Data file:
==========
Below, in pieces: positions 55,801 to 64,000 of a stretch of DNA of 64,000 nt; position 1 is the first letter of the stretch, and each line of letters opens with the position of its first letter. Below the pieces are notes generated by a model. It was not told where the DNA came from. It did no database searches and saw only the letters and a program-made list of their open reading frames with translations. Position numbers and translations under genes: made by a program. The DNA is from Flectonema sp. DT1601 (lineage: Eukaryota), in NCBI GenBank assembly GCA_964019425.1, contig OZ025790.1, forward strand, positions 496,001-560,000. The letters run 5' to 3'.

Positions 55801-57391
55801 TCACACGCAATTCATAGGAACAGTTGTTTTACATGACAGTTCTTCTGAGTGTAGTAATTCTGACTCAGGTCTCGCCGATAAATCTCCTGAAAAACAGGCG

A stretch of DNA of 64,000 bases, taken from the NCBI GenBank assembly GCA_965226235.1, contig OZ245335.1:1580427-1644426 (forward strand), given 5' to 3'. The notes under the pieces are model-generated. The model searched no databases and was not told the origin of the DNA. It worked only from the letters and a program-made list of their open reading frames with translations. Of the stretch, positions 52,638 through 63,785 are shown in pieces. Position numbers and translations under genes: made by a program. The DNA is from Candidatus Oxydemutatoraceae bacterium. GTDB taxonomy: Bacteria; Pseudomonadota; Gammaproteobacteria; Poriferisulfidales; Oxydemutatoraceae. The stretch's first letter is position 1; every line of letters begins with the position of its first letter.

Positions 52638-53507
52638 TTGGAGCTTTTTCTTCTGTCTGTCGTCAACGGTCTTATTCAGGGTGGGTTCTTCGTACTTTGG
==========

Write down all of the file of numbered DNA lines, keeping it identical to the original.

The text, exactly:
Below, in pieces: positions 55,801 to 64,000 of a stretch of DNA of 64,000 nt; position 1 is the first letter of the stretch, and each line of letters opens with the position of its first letter. Below the pieces are notes generated by a model. It was not told where the DNA came from. It did no database searches and saw only the letters and a program-made list of their open reading frames with translations. Position numbers and translations under genes: made by a program. The DNA is from Flectonema sp. DT1601 (lineage: Eukaryota), in NCBI GenBank assembly GCA_964019425.1, contig OZ025790.1, forward strand, positions 496,001-560,000. The letters run 5' to 3'.

Positions 55801-57391
55801 TCACACGCAATTCATAGGAACAGTTGTTTTACATGACAGTTCTTCTGAGTGTAGTAATTCTGACTCAGGTCTCGCCGATAAATCTCCTGAAAAACAGGCG

A stretch of DNA of 64,000 bases, taken from the NCBI GenBank assembly GCA_965226235.1, contig OZ245335.1:1580427-1644426 (forward strand), given 5' to 3'. The notes under the pieces are model-generated. The model searched no databases and was not told the origin of the DNA. It worked only from the letters and a program-made list of their open reading frames with translations. Of the stretch, positions 52,638 through 63,785 are shown in pieces. Position numbers and translations under genes: made by a program. The DNA is from Candidatus Oxydemutatoraceae bacterium. GTDB taxonomy: Bacteria; Pseudomonadota; Gammaproteobacteria; Poriferisulfidales; Oxydemutatoraceae. The stretch's first letter is position 1; every line of letters begins with the position of its first letter.

Positions 52638-53507
52638 TTGGAGCTTTTTCTTCTGTCTGTCGTCAACGGTCTTATTCAGGGTGGGTTCTTCGTACTTTGG